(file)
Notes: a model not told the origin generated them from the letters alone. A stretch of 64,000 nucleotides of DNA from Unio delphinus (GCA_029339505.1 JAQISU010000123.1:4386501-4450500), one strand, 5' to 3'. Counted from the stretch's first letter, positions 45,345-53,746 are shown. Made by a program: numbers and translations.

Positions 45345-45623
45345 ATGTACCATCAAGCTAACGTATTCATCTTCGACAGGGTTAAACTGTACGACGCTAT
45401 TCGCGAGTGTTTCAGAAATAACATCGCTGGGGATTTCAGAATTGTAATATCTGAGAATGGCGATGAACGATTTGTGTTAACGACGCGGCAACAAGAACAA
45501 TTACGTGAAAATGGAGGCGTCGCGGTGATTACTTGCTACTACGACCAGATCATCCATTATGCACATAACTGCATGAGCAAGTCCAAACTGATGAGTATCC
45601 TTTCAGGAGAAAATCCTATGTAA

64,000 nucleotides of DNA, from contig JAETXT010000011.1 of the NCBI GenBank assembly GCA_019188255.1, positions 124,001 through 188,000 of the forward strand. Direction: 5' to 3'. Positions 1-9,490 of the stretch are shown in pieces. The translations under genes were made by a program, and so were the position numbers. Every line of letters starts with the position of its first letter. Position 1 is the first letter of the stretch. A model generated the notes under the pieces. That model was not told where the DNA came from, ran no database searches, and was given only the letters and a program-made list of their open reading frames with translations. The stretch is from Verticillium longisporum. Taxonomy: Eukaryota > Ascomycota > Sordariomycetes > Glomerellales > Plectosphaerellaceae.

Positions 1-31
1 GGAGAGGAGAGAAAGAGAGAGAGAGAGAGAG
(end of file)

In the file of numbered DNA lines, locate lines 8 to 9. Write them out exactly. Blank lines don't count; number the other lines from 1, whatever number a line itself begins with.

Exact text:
Positions 1-31
1 GGAGAGGAGAGAAAGAGAGAGAGAGAGAGAG